Apparently, Philadelphia doesn't really mind that its school system is on the verge of bankruptcy. Guess that Philly pride the city is supposed to be so famous for extends only to its sports teams.

The superintendent of public schools shows up to ask City Council for additional funding, and gets the type of "I'll catch you later" response that a Center City panhandler might expect from a familiar pedestrian.

Six dozen people supporting more money for schools signed up to appear before Council last week, and came away with nothing. It was like watching Kabuki theater. Council members acted interested, and sounded sympathetic, but in the end the petitioners were no better off than when they entered the chambers.

Of course, there was the finger-pointing that exemplifies Philadelphia politics. Council President Darrell Clarke criticized the Nutter administration for not offering an idea to help schools in the mayor's proposed budget. "I find it hard to believe somehow they weren't aware they were going to have this problem," Clarke said. Notice he said "they," not "we."

The best long-term solution would have been a funding increase for schools within the new property-tax system. But rather than make the case to taxpayers for the city's children, the politicians decided keeping the Actual Value Initiative revenue-neutral would cause them less grief.

As it stands, the only idea that seems to have a chance of passing muster with Council and Mayor Nutter is an increase in the by-the-drink liquor tax. Raising the drink tax, which currently generates about $44 million for schools, might bring in an additional $20 million. That's not enough.

The district is facing a $304 million deficit, and hopes to get $120 million from the state, $60 million from the city, and the rest in union employee concessions.

The city is being asked for a third of the needed funds because that approximates its share of the total funding that city schools receive from local, state, and federal sources. But under the current dire circumstances, the city should do much more for its children.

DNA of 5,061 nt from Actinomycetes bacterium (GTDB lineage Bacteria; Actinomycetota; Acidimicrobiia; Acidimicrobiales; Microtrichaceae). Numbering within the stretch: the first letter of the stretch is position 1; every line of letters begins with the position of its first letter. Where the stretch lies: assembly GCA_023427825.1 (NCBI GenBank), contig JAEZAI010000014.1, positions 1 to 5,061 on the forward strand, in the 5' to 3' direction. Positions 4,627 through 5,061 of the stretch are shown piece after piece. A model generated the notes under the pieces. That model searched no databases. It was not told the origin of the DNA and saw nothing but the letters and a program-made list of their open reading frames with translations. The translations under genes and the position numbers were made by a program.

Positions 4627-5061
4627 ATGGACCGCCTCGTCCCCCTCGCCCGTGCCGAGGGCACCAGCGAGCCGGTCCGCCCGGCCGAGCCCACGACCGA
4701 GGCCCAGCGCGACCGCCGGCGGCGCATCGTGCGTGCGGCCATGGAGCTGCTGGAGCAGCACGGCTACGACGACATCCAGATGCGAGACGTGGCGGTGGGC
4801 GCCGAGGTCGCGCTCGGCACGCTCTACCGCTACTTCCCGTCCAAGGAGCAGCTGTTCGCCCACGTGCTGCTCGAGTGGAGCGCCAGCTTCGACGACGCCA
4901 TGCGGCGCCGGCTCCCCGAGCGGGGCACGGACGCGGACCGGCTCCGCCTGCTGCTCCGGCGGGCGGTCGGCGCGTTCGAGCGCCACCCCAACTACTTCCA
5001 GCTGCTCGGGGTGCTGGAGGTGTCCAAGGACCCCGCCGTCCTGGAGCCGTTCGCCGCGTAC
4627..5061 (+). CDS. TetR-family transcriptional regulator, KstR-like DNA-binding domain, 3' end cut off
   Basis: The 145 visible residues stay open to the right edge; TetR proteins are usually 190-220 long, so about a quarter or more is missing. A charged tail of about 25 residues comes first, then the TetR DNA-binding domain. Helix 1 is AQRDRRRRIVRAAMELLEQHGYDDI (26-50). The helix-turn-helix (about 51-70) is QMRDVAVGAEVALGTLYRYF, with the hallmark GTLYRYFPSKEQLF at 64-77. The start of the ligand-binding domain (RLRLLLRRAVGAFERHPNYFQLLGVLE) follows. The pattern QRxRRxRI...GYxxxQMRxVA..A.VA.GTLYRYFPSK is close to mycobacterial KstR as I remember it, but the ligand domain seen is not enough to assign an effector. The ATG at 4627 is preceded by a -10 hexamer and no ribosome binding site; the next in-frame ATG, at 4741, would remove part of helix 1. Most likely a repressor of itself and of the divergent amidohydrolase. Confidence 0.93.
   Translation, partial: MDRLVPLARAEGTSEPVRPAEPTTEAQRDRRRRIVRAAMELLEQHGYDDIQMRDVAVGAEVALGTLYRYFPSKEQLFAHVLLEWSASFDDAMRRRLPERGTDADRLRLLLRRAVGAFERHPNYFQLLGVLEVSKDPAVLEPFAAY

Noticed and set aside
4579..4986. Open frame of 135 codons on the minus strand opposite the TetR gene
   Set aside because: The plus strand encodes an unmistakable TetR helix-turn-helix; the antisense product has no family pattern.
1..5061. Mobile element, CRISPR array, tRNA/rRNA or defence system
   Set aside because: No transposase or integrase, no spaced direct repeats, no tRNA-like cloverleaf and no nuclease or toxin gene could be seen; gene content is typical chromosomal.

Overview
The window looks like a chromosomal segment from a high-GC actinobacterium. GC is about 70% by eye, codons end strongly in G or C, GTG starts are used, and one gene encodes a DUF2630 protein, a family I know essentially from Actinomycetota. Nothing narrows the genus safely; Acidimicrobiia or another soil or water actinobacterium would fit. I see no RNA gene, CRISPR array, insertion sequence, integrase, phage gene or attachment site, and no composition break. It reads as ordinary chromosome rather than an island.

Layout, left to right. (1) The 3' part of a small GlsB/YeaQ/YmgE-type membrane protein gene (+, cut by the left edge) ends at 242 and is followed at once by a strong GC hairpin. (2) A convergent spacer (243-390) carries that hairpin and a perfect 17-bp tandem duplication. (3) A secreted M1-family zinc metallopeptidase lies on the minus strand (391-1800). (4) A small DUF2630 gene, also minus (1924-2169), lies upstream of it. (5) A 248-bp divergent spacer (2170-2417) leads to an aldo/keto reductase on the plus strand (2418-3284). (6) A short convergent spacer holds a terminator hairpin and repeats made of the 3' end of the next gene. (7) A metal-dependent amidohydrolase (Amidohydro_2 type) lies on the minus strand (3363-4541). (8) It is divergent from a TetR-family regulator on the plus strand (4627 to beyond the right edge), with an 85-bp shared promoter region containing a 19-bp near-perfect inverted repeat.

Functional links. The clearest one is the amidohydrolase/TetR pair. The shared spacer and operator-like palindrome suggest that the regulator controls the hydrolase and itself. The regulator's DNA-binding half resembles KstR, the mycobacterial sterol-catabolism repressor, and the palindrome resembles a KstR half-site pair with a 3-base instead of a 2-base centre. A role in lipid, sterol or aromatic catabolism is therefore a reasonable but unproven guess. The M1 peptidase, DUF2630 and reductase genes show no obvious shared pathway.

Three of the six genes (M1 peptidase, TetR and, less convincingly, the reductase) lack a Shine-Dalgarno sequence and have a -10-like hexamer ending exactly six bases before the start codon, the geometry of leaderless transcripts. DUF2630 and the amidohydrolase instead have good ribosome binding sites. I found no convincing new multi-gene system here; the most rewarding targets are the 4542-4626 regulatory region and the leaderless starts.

Councilwoman María Quiñones-Sánchez has a good idea. Increase the Use and Occupancy tax charged to commercial properties, which in most cases would be offset by the property-tax cut many large businesses are receiving due to lower AVI assessments.

An exemption she also proposes, covering the first $2,000 owed, would keep half the city's businesses from paying any U&O tax. But that break hasn't kept business groups from condemning the idea.

Douglas G. Hoffman, chairman of the city's Building Owners and Managers Association, told the Philadelphia Business Journal that any increase in the U&O tax would be inconsistent "with the message that Philadelphia is a favorable business environment." The business community should know bad schools don't entice new companies to town either.

Certainly, comprehensive tax reform would be preferable to a piecemeal approach. But Philadelphia schools have reached the desperate hours, and the city can't keep sitting on its hands. If city officials won't raise taxes, they need to start redirecting more existing funds to education.